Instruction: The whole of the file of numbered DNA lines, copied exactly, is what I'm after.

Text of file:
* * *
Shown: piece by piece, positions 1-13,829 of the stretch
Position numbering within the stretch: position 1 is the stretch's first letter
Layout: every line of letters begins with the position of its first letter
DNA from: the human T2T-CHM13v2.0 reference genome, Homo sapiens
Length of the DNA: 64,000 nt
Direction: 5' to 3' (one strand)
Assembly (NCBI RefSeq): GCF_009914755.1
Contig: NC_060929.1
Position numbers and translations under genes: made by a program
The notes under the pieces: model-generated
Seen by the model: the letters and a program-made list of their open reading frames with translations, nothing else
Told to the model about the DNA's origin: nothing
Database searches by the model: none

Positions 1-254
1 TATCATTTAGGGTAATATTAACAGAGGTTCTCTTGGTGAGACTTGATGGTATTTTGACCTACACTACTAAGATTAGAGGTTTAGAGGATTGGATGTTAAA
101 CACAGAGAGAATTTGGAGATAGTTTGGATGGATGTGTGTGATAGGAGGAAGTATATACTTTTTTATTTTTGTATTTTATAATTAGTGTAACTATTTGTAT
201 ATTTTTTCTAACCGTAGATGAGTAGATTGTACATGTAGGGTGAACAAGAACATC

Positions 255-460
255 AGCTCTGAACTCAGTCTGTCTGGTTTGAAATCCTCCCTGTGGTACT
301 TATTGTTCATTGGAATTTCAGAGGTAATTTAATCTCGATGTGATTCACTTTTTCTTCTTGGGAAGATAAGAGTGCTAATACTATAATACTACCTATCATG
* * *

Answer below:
Shown: piece by piece, positions 1-13,829 of the stretch
Position numbering within the stretch: position 1 is the stretch's first letter
Layout: every line of letters begins with the position of its first letter
DNA from: the human T2T-CHM13v2.0 reference genome, Homo sapiens
Length of the DNA: 64,000 nt
Direction: 5' to 3' (one strand)
Assembly (NCBI RefSeq): GCF_009914755.1
Contig: NC_060929.1
Position numbers and translations under genes: made by a program
The notes under the pieces: model-generated
Seen by the model: the letters and a program-made list of their open reading frames with translations, nothing else
Told to the model about the DNA's origin: nothing
Database searches by the model: none

Positions 1-254
1 TATCATTTAGGGTAATATTAACAGAGGTTCTCTTGGTGAGACTTGATGGTATTTTGACCTACACTACTAAGATTAGAGGTTTAGAGGATTGGATGTTAAA
101 CACAGAGAGAATTTGGAGATAGTTTGGATGGATGTGTGTGATAGGAGGAAGTATATACTTTTTTATTTTTGTATTTTATAATTAGTGTAACTATTTGTAT
201 ATTTTTTCTAACCGTAGATGAGTAGATTGTACATGTAGGGTGAACAAGAACATC

Positions 255-460
255 AGCTCTGAACTCAGTCTGTCTGGTTTGAAATCCTCCCTGTGGTACT
301 TATTGTTCATTGGAATTTCAGAGGTAATTTAATCTCGATGTGATTCACTTTTTCTTCTTGGGAAGATAAGAGTGCTAATACTATAATACTACCTATCATG